Norfolk and Norwich hospital tops eastern region as new trauma board boosts outcomes

L-R: Vicky Smith, Aaron Nazar, Laura Blanc, Graham Chambers, and Anthony Marsh, CEO of East of Engla

L-R: Vicky Smith, Aaron Nazar, Laura Blanc, Graham Chambers, and Anthony Marsh, CEO of East of England Ambulance Service. - Credit: Archant

More patients admitted with serious injuries are surviving at the Norfolk and Norwich University Hospital than anywhere else in the eastern region of England.

Surgeons at the hospital put the good news down to the fact that it set up a trauma board in 2012 which worked towards improving outcomes for people in life-threatening situations.

The figures published by the Trauma Audit and Research Network (TARN) will make pleasant reading for hospital managers and comes amid a backdrop of missed A&E targets last winter.

But bosses at James Paget University Hospital, Gorleston, blamed the fact that many of their trauma patients are elderly people with complex health issues, after the hospital had the worst performance in the region.

Trauma injuries are serious or life-threatening injuries.

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Outcomes (survival or death) after trauma is best measured by the number of those who actually survived compared with the number who are expected to survive.

Thirteen of the biggest hospitals across Norfolk, Suffolk, Cambridgeshire, Essex, Hertfordshire and Bedfordshire supplied data to researchers.

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According to statistics the N&N had an extra 2.9 additional survivors of every 100 trauma patients between January 1, 2013 and December 31, 2014.

That compares to 1.2 additional survivors for the 2011/12 period.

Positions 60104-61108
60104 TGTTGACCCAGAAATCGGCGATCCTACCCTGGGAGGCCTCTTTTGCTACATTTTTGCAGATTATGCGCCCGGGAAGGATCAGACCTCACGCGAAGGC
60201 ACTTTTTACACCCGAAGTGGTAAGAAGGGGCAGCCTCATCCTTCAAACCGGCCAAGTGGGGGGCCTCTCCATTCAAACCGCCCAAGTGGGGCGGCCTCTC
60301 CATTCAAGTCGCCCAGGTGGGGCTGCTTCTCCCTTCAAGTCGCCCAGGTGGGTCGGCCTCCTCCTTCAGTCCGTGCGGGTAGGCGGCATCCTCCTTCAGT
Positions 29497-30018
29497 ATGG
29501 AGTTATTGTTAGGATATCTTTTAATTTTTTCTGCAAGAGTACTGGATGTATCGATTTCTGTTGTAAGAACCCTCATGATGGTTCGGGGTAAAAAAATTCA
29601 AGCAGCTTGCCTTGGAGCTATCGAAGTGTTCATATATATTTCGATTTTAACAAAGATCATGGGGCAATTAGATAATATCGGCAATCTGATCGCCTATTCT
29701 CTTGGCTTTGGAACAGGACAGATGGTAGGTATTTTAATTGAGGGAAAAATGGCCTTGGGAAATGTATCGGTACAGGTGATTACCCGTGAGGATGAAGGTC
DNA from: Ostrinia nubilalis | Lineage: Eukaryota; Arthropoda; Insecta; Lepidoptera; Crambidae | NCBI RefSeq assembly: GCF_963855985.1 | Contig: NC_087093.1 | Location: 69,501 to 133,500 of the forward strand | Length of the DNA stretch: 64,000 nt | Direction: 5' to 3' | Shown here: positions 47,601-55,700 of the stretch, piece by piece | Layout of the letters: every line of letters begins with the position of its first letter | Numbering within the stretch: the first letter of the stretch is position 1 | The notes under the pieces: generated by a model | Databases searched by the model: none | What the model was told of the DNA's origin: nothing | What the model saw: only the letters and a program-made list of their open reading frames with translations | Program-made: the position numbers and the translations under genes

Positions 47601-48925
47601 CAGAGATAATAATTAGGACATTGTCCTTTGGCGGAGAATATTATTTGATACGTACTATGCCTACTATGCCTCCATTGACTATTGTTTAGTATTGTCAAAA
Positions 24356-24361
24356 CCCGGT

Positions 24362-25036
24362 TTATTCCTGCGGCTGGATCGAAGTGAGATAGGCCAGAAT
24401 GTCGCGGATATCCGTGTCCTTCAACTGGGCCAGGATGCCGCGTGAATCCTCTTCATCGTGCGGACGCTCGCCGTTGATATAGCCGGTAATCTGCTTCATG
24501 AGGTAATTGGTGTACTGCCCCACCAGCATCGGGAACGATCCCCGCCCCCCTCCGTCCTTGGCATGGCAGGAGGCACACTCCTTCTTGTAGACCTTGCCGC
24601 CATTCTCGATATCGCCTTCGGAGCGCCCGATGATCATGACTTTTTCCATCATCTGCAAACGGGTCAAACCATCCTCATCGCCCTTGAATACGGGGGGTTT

Dr Darren Morrow, chairman of the trauma board and consultant vascular surgeon at the N&N, said: 'All members of the trauma board have worked very hard to evaluate our performance and introduce the highest standards of care for trauma patients.

'We have excellent joined-up care from as soon as the patient arrives in A&E to our surgeons, intensive care unit, care on the wards and rehabilitation both inside the hospital and the community.'

By contrast, the JPH had a score of 0.8 additional deaths per 100 patients treated. But its figure was an improvement from 2011/12 when there were 2.6 additional trauma patient deaths per 100 patients.

Nick Oligbo, medical director of JPH, said: 'Our trauma team works closely with the staff at Addenbrooke's Hospital, Cambridge, to ensure our patients with treatable trauma injuries are transferred quickly for specialised care.

'A significant proportion of the multiple trauma patients we see are elderly, frail and very poorly with significant other health issues. This often means they can't be moved as they are unlikely to recover from their injuries and will therefore continue their care at the JPH.'

King's Lynn's Queen Elizabeth Hospital (QEH) score dropped fractionally from 0.8 additional survivors of every 100 patients in 2011/12 to 0.5 in 2013/14. Clive Walsh, chief operating officer, said the QEH was not a major trauma centre but added: 'The figures give an indication of the severity of some of the trauma patients who come into our trauma unit.'

West Suffolk Hospital NHS Foundation Trust had 1.5 extra survivors for every 100 patients, a drop of 0.2 from 2011/12.

Have you had a trauma injury treated at one of these hospitals? Email

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